Former WikiLeaks Insider and Spokesman Daniel Domscheit-Berg Authors an Exposé of the “World’s Most Dangerous Website”
In an eye-opening account, Daniel Domscheit-Berg, the former spokesman of WikiLeaks, reveals never-disclosed details about the inner workings of the increasingly controversial organization that has struck fear into governments and business organizations worldwide and prompted the Pentagon to convene a 120-man task force. In addition to Germany and the U.S., Inside WikiLeakswill be published simultaneously in 12 other countries.
Under the pseudonym Daniel Schmitt, Domscheit-Berg was the effective No. 2 at WikiLeaks and the organization’s most public face, after Julian Assange. In this book, he reveals the evolution, finances, and inner tensions of the whistleblower organization, beginning with his first meeting with Assange in December 2007. He also describes what led to his September 2010 withdrawal from WikiLeaks, including his disenchantment with the organization’s lack of transparency, its abandonment of political neutrality, and Assange’s increasing concentration of power. What has been made public so far about WikiLeaks is only a small fraction of the truth. With Domscheit-Berg’s insider knowledge, he is uniquely able to tell the full story. A computer scientist who worked in IT security prior to devoting himself full-time to WikiLeaks, he remains committed to freedom of information on the Internet. Today he is working on a more transparent secret-sharing website called OpenLeaks, developed by former WikiLeaks people, to be launched in early 2011.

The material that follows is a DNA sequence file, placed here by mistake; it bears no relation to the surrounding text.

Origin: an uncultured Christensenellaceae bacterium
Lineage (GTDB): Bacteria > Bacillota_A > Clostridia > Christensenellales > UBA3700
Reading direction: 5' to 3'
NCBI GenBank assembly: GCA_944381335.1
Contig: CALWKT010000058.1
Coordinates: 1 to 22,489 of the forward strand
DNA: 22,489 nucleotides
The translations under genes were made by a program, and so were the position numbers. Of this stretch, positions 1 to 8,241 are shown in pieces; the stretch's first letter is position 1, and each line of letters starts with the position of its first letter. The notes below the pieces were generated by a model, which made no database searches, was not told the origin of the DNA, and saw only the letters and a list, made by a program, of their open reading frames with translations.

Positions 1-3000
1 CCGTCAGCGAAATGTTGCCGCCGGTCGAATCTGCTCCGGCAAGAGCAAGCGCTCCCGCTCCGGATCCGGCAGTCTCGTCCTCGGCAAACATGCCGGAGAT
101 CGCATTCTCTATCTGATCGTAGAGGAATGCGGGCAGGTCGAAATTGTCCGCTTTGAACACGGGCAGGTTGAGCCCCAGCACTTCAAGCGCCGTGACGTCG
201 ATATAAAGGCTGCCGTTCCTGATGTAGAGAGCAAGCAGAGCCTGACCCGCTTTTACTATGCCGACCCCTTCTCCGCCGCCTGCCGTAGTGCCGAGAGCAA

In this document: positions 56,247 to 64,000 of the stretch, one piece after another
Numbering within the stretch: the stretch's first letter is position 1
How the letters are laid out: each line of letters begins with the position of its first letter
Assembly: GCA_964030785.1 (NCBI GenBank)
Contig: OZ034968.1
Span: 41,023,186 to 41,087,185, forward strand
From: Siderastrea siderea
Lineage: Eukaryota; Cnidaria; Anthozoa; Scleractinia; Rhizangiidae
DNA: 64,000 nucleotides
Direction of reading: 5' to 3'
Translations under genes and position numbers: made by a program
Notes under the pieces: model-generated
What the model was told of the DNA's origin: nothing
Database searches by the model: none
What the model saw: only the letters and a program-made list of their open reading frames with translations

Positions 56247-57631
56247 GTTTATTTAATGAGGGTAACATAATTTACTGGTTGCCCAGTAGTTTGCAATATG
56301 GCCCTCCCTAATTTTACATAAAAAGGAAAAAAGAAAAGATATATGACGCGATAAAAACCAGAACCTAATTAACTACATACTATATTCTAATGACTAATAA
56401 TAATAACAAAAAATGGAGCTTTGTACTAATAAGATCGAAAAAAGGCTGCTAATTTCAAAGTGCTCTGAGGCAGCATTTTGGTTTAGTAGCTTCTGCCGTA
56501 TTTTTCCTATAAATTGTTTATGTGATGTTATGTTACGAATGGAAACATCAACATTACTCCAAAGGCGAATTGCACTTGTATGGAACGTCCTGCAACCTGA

About Daniel Domscheit-Berg
DANIEL DOMSCHEIT-BERG, under the pseydonym Daniel Schmitt, was the effective Number 2 at WikiLeaks, and was the organization's spokesman and most public face after Julian Assange. A computer scientist who worked primarily in IT security for several multinational companies prior to devoting himself full-time to WikiLeaks, Domscheit-Berg remains committed to freedom of information and transparency on the internet. He is currently working on a more transparent secret-sharing website called OpenLeaks, developed by former WikiLeaks staffers, which will be launched in 2011.